Adaptive 3-D Linear-Trajectory Filtering

Norm Bartley

3-D digital recursive filter algorithms based on the simple 3-D inductance-resistance networks are used to perform linear-trajectory filtering of constant-velocity objects in image sequences. Using the same 3-D networks, we have designed adaptive 3-D recursive filters, where the coefficients of the filter are adapted on a frame-by-frame basis to track objects that move on smooth, but nonlinear, trajectories. Such objects are assumed to move on piece-wise linear trajectories.

Below are some input and output images from a contrived tracking example.

We originally reported this work at ISCAS 1985 [C4] and in 1986 in this paper [J8].

At left is a single frame of a computer-generated input sequence. This sequence contains two objects that have intersecting helical trajectories. This is shown in the input MPEG sequence (16K, 100x100, 32 frames).

The job is to lock onto and track one of the above objects, and to exclude the other object. To add challenge to the exercise, we add flat-spectrum noise at 10 times the peak level of the objects. A single frame of the noisy sequence, corresponding to the frame in the above input sequence, is shown at left. Please play the noise-contaminated MPEG sequence (216K, 100x100, 32 frames), and you will be hard-pressed to locate either object.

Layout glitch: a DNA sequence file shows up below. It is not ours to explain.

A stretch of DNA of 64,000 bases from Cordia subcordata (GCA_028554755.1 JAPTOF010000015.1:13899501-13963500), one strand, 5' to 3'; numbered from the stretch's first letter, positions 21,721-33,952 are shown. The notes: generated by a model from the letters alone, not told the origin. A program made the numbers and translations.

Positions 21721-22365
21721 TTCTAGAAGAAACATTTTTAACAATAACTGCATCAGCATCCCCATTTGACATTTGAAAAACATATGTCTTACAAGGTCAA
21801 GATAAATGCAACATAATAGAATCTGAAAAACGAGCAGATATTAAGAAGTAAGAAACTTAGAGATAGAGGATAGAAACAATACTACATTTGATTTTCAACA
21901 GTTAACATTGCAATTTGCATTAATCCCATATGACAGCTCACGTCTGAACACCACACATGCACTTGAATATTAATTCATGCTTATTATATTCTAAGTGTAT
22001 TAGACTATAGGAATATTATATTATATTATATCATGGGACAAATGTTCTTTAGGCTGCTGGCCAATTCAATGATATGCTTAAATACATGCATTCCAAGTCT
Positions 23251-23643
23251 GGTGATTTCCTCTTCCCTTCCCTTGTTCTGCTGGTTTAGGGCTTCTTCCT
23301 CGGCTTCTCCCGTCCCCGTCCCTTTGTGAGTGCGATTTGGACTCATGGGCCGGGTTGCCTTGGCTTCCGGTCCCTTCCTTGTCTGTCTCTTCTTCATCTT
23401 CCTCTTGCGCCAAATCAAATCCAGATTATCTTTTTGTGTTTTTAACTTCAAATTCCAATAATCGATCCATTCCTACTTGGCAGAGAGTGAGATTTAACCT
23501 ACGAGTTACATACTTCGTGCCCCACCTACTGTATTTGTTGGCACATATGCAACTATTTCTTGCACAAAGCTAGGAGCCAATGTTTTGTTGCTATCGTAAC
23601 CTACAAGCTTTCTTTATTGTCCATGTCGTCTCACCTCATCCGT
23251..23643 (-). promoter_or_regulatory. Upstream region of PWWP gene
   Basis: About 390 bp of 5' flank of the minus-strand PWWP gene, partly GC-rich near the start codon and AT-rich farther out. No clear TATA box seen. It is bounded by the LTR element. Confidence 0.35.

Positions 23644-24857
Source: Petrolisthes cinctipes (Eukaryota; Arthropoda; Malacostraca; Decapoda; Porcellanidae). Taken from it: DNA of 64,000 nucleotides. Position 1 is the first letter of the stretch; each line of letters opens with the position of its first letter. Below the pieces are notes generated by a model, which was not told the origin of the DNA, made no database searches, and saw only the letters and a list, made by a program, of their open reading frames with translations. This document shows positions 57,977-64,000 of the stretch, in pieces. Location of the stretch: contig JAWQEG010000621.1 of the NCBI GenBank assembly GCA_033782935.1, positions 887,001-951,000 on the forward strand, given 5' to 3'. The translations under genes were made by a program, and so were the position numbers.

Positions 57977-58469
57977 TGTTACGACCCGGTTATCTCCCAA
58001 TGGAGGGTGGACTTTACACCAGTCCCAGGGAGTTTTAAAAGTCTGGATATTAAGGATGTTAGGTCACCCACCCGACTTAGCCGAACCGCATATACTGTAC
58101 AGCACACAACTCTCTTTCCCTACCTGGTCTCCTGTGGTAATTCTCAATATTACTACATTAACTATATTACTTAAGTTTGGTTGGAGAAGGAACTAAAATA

Using an adaptive 3-D linear-trajectory filter, we are able to suppress the noise and to track and enhance the object of interest. As shown in the output MPEG sequence (21K, 100x100, 32 frames), the object of interest has clearly been recovered from the noise and is not affected by the object on the intersecting trajectory.

Below is a real-world application for the 3-D adaptive recursive filter used above. This work was reported at Asilomar 1995 [C12] and ICNN 1995 [C14] as part of a collaboration with Dr. Chiang Liu, then at Melbourne University. The research later produced this paper [J17].

Here, vehicles are tracked as they proceed through a downtown Sydney, Australia, intersection. The motion of each vehicle is classified after 50 frames via a Multi-Layer Perceptron (MLP) Neural Network that has been trained to identify four different vehicle trajectories.

Here is the system at work (220K, 256x192, 135 frames) identifying vehicles in real time. Once a vehicle's trajectory has been classified by the MLP, a number is "stamped" on the roof of the vehicle, as follows:

#0 - right-to-left through the intersection
#1 - left-to-right through the intersection
#2 - enters intersection from left, turning right
#3 - enters intersection from right, turning right